“American Epic” Film by Redford, Jack White Coming This Fall
Jack White, who’s making quite the run for “legendary” status, has teamed up with a host of notables to produce a documentary film on the origins of the modern music movement titled “American Epic“. Along with White, the film release is being put on by T Bone Burnett and Robert Redford. With a cast of characters involved like that, and the implied glimpse at exclusive remastered recordings and photographs from the era, we’re anxious to get our eyes and ears on this release.
The premise of the film is to trace the roots of contemporary music, from the 20’s through the modern era, by a combination of retracing roots of early music expression, through the advent of phonograph recordings and radio, and into the modern age of Internet. It’s interesting to think back on the early days when emerging record companies would send talent scouts across the small towns of America armed with early versions of tape records to find new musical acts and styles. As the directors say, these young guns “for the first time captured the raw expression of an emerging culture”, and came back with a treasure trove of previously unheard sounds and thinking to be exposed to the world for the first time. Much of musical history is about self-expression, and it’s origins ring true to that common understanding – the songs of the poor and oppressed were generally the only ways they could even talk about these subjects, because free speech wasn’t quite “free” in those days, depending on who and where you might be speaking.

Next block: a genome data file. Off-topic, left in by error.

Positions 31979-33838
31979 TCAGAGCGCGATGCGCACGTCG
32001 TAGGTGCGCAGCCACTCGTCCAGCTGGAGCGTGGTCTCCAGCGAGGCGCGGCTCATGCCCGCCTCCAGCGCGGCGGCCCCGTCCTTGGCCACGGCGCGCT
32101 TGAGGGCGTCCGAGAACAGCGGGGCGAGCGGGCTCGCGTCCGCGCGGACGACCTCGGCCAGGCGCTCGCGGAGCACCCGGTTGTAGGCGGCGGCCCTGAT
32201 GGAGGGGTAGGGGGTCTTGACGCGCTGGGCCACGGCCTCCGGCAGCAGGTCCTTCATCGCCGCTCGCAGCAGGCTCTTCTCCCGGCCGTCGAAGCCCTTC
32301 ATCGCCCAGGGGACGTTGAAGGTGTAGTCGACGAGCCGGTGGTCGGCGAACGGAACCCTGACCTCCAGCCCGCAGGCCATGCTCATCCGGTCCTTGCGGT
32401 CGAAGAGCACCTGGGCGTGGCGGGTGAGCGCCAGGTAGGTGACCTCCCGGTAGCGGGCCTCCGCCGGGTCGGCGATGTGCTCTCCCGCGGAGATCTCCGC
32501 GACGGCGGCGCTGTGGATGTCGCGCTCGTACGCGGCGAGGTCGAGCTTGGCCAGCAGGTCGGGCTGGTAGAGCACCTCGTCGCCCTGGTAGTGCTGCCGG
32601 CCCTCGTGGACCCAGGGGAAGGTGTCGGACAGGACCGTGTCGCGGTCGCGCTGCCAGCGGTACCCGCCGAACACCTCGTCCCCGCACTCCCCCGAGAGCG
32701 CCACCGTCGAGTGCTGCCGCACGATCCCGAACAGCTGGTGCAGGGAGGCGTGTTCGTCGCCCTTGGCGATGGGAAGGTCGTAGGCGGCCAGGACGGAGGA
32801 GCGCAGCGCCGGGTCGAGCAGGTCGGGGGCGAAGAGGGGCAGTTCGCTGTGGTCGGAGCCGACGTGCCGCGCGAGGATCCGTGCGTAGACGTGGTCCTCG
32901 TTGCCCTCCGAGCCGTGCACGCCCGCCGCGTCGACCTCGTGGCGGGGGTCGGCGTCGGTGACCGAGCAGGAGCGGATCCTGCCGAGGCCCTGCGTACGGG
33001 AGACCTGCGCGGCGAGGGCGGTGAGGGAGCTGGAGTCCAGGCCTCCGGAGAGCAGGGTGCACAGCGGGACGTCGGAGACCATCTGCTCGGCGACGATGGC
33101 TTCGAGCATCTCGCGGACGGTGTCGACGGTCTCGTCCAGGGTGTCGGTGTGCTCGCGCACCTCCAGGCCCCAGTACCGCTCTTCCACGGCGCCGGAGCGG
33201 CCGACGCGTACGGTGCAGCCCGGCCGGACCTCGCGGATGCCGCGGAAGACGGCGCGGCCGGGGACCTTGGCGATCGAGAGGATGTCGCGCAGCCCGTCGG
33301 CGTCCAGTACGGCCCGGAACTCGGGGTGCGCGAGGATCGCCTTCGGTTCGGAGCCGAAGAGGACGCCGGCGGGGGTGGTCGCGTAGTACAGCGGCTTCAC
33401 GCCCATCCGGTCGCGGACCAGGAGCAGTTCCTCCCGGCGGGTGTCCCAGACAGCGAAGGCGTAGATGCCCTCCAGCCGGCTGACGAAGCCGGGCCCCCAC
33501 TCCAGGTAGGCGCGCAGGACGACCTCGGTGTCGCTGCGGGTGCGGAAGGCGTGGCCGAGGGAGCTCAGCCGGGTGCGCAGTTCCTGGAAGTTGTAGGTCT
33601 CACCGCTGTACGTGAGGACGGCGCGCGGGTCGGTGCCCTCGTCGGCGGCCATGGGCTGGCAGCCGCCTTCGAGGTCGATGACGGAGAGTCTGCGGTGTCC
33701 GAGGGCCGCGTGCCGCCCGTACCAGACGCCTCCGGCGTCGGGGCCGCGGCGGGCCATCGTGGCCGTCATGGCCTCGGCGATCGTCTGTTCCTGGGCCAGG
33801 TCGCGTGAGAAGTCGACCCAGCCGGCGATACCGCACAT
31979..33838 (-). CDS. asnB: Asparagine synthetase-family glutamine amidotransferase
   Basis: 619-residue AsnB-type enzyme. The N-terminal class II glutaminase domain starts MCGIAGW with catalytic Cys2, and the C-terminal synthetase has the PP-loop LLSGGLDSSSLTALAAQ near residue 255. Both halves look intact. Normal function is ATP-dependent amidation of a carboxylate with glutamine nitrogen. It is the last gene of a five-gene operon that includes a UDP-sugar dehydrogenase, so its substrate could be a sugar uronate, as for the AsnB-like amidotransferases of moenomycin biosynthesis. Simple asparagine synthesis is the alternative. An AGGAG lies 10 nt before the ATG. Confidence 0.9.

The original movie was created by two British filmmakers, Bernard MacMahon and Allison McGourty, and American Producer Duke Erikson. They ran through the history and musical travels of the early days, and pieced together a narrative that has the extraordinary power of revealing intersecting threads of musical influence and culture clash.
As a followup companion effort, the team got together and recreated one of the old mechanical direct-to-wax recorders that were used to document these early sounds. With that gear, they invited many contemporary artists to record, and are releasing that as a separately titled “American Epic Sessions” release. Some of the artists included are: Alabama Shakes, The Americans, The Avett Brothers, Beck, Frank Fairfield, Ana Gabriel, Rhiannon Giddens, Merle Haggard, Bobby Ingano, Elton John, Auntie Geri Kuhia, Pokey LaFarge, Bettye LaVette, Los Lobos, Lost Bayou Ramblers, Taj Mahal, Steve Martin & Edie Brickell, Fred Martin & The Levite Camp, Ashley Monroe, Nas, Willie Nelson, Charlie Kaleo Oyama, Blind Boy Paxton, Raphael Saadiq, and Jack White.
The documentary will be a four-part series that will run on PBS and BBC in the fall.